My circuit is a "kludge" designed to solve a problem. I have a wireless device that can regulate audio volume levels, and an amplifier whose volume is controlled by a 0-3VDC input. So I created the circuit below from a quad TL084 op amp, and it works well. Basically U1c (upper left) generates a 4khz square wave which is filtered and passed to the wireless volume control device. U1b takes the now "controlled" return signal coming back and adds some gain, rectifies it, and turns it into a filtered DC voltage. U1a then buffers this voltage and feeds it out to the amplifiers voltage controlled volume input point. U1a simply develops a stable 1/2 V Ground reference point.
Now the circuit works well, but it inconveniently needs an isolated supply to work because the amplifier (the one needing the 0-3V volume control input) needs to share the 0V reference with my circuit's 1/2V ground. Well switching wall power adapter supplies are cheap and small, so right now I'm just using such a supply. But that seems a waste. In most cases where I use this circuit, there will more than likely already be an available low voltage positive supply somewhere, and it would be nice if I could use it to power my circuit. The alternative is to use a more complex voltage translation scheme and I don't think that's a good idea. It would mean the current V- must become my 0V reference, so at the very least I'd need a more expensive rail-rail op amp. Seems the easier way, assuming the amplifier DOES have an available positive supply (say 12VDC), would be to add a simple charge pump like this to generate -12VDC…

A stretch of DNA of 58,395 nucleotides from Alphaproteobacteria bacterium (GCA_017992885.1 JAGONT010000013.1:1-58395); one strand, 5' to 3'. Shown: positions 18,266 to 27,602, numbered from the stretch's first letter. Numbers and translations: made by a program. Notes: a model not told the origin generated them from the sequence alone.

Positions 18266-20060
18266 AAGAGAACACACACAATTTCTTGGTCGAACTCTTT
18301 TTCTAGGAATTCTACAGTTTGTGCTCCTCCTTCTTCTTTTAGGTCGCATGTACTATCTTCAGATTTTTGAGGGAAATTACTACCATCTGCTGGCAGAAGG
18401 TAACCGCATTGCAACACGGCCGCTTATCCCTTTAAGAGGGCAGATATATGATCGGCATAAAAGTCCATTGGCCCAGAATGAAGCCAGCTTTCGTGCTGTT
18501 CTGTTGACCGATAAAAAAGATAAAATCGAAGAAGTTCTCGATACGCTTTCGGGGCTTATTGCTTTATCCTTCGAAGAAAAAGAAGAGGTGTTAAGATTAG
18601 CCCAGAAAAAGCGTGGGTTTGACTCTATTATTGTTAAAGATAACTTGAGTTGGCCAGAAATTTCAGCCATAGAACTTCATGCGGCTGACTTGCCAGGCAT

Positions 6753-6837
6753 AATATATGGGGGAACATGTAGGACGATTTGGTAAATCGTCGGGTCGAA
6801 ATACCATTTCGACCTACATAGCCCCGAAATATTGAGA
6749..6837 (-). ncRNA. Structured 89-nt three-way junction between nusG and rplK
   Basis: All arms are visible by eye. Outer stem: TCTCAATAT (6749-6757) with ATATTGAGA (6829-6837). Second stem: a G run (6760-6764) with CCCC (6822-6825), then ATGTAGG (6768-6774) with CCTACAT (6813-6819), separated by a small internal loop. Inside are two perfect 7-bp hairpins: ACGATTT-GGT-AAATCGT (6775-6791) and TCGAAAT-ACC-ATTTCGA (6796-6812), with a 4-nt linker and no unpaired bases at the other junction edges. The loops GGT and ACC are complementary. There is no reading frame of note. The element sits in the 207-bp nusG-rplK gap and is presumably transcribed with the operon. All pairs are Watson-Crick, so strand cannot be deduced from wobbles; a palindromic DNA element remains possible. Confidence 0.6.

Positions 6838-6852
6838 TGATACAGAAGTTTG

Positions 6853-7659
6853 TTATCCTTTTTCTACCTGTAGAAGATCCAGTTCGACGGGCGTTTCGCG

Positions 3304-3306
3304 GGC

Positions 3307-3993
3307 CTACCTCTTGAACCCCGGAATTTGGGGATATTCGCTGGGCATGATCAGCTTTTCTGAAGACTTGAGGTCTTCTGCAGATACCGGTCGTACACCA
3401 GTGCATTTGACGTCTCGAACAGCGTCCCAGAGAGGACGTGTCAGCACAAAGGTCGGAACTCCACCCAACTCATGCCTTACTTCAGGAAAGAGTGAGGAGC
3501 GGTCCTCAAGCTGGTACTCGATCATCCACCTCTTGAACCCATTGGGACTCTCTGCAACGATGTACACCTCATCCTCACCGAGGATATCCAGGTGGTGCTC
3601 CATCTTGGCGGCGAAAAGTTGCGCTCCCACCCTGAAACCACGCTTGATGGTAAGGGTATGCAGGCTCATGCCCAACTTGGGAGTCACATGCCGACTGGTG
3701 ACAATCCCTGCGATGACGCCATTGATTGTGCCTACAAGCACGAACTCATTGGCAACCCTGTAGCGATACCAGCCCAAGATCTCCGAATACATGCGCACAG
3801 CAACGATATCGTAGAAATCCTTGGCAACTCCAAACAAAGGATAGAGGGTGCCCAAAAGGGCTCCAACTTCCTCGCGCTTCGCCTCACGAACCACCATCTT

Now recall that U1C is already being used to generate an audio (4Khz) square wave oscillator. Even though I'm filtering it to use as a mock audio signal, it is still plenty square at the OP-Amp output. So a charge pump would require only a few parts. The question is, how can I make the circuit INITIALLY have its V+ and V- points powered by the available +12V and 0V, but then have its V- rapidly replaced by the -12V developed by the charge pump? I think its simply a balancing act of resistors, and probably an extra isolation diode. But I'm having trouble wrapping my head around it, and am hoping someone can assist me and point out the "gotchas". Please note that I have seen other articles/questions with a similar theme, but none of them had the goal of letting the op amp needing the negative voltage really generate it on its own.
Since there has been no actual answers proposed, I'll at least offer the nearest thing to success I've come to so far. If the original circuit is split into two dual op amps (like LF352) instead of one quad, with the two OP amps on the left in one package, then it is possible to use the charge pump circuit to generate a negative voltage which the OP-AMPs on the right side can use. The only other mod needed is that the oscillator should use two 10K resistors tied to V+ and V-, with the junction for the two connected to R6, instead of its current connection to 1/2V (Gnd). This does not answer the secondary question of why the same thing can't be done allowing the charge pump generated -V to actually power the op amp that is generating it using some blocking diodes and resistors as i suggested, but that isn't important as the two package solution does work.